A farm shutdown affects all involved

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The closing of a farm -- even a large one -- doesn’t draw the kind of headlines or political hand-wringing that the shuttering of a factory or bank generally does. But a farm shutdown takes a toll on owners, employees and even consumers.

As North Carolina continues to seek new kinds of industries and businesses, the number of farms statewide has decreased from almost 53,000 farms in 2007 to about 50,200 in 2012, according to the U.S. Department of Agriculture. The types of farming have changed, as well, from a day in the 1970s, when cotton and tobacco regularly competed to be the king of crops, to a more diverse landscape today.

In Nash County, for example, poultry and eggs generate about $60 million a year for local farmers -- the biggest local agricultural moneymaker by far, according to the Nash County Agricultural Extension Service. Tobacco and sweet potatoes run neck and neck for second place, each generating about $45 million per year.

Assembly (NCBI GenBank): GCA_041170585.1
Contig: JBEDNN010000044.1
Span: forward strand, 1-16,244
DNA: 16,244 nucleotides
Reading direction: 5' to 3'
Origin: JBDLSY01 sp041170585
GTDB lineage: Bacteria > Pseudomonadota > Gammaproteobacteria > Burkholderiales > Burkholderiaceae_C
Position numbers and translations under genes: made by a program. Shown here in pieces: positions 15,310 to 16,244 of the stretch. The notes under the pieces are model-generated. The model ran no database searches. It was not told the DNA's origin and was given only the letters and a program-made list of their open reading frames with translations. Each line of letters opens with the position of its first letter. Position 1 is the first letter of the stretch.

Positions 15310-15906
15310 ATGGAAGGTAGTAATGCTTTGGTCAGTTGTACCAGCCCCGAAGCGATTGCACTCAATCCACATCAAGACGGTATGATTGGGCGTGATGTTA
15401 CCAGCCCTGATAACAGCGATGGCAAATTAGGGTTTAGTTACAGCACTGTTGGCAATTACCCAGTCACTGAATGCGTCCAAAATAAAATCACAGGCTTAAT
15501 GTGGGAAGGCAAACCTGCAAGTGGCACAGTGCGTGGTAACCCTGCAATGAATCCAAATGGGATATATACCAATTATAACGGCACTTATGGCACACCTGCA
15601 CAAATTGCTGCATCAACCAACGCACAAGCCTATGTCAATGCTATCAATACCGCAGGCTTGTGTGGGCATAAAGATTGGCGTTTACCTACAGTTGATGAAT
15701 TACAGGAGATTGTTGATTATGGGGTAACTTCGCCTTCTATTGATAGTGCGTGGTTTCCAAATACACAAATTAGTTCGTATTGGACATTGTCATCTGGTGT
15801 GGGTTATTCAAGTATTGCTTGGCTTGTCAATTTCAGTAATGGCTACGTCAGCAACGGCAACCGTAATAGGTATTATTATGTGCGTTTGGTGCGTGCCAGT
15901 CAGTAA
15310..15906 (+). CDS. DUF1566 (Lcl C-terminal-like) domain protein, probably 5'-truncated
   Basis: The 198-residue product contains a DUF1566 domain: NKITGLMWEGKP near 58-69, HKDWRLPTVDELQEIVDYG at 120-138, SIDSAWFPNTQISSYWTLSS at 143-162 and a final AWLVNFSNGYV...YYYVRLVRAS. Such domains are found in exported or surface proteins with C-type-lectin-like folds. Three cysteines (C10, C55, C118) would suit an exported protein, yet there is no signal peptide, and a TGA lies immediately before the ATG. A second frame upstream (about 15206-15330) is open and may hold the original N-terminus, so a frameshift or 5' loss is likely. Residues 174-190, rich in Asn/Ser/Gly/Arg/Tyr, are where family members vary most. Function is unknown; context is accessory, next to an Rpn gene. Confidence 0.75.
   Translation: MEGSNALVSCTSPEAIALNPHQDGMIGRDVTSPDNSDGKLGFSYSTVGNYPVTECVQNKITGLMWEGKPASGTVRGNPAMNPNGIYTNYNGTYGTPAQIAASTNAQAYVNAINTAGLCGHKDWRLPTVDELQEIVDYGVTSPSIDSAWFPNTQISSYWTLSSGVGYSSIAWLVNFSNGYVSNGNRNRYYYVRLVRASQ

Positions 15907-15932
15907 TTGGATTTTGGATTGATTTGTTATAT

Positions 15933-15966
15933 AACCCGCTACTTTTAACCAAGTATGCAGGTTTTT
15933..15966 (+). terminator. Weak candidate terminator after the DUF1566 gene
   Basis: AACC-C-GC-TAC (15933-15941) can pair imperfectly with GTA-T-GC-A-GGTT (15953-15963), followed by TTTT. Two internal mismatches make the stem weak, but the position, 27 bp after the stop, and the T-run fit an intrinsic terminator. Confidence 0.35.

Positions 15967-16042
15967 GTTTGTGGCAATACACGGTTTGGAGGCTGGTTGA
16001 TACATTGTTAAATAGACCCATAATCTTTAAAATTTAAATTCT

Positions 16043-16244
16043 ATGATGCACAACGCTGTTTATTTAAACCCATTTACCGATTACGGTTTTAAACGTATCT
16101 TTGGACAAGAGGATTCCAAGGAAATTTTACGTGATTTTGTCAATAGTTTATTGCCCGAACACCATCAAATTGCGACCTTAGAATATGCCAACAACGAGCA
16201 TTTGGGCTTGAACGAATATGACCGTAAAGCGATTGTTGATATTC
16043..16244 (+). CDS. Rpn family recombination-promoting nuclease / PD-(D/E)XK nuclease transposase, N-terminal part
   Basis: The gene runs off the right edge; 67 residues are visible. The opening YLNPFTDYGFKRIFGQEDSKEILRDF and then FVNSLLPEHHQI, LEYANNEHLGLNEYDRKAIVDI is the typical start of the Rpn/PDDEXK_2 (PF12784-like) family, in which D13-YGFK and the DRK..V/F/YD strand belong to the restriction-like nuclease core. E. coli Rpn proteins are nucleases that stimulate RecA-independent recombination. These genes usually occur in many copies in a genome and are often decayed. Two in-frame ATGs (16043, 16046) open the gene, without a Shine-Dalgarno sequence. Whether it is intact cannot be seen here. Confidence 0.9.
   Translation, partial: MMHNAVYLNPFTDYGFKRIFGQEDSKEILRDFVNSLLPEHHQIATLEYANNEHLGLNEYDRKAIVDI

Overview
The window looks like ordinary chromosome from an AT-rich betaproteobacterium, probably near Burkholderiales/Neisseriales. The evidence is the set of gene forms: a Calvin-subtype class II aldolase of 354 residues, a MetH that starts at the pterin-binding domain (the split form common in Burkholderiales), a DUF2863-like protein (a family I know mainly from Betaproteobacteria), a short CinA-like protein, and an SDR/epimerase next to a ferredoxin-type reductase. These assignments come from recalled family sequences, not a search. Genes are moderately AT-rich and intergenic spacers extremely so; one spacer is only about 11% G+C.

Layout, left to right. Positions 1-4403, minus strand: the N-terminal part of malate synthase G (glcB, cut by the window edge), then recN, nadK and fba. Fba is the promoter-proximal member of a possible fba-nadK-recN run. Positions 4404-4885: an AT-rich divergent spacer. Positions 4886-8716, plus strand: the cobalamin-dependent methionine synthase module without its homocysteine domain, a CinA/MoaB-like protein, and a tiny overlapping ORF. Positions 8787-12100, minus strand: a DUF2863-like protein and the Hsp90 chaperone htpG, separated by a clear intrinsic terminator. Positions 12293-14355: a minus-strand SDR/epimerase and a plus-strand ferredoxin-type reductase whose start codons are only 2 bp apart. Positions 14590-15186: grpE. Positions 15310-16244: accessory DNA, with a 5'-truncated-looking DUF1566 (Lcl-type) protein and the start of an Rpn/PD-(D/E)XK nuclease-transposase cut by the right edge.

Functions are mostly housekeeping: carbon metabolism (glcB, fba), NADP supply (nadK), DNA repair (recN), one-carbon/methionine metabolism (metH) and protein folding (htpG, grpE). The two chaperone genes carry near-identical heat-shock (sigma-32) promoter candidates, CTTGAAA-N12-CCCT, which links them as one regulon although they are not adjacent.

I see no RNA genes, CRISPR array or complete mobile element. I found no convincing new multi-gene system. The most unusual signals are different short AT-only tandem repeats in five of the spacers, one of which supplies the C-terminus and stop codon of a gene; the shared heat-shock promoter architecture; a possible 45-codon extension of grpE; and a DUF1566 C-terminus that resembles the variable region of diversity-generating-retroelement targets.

Although the primary crops have changed, Nash County still relies heavily on farming.

The number of farms here increased from 478 in 2002 to 489 in 2007, the latest years for which that information was 

Soybeans and hogs fill important niches among Nash County products, as well. And scientists continue to promote the area for the production of plants to be used for pharmaceuticals and other biochemical products.

With all of that in mind, it’s easy to see that farmers in the Twin Counties still play an important role in the area’s economy. That’s a good point to remember the next time you’re shopping for produce in grocery stores -- or the local Farmers Market.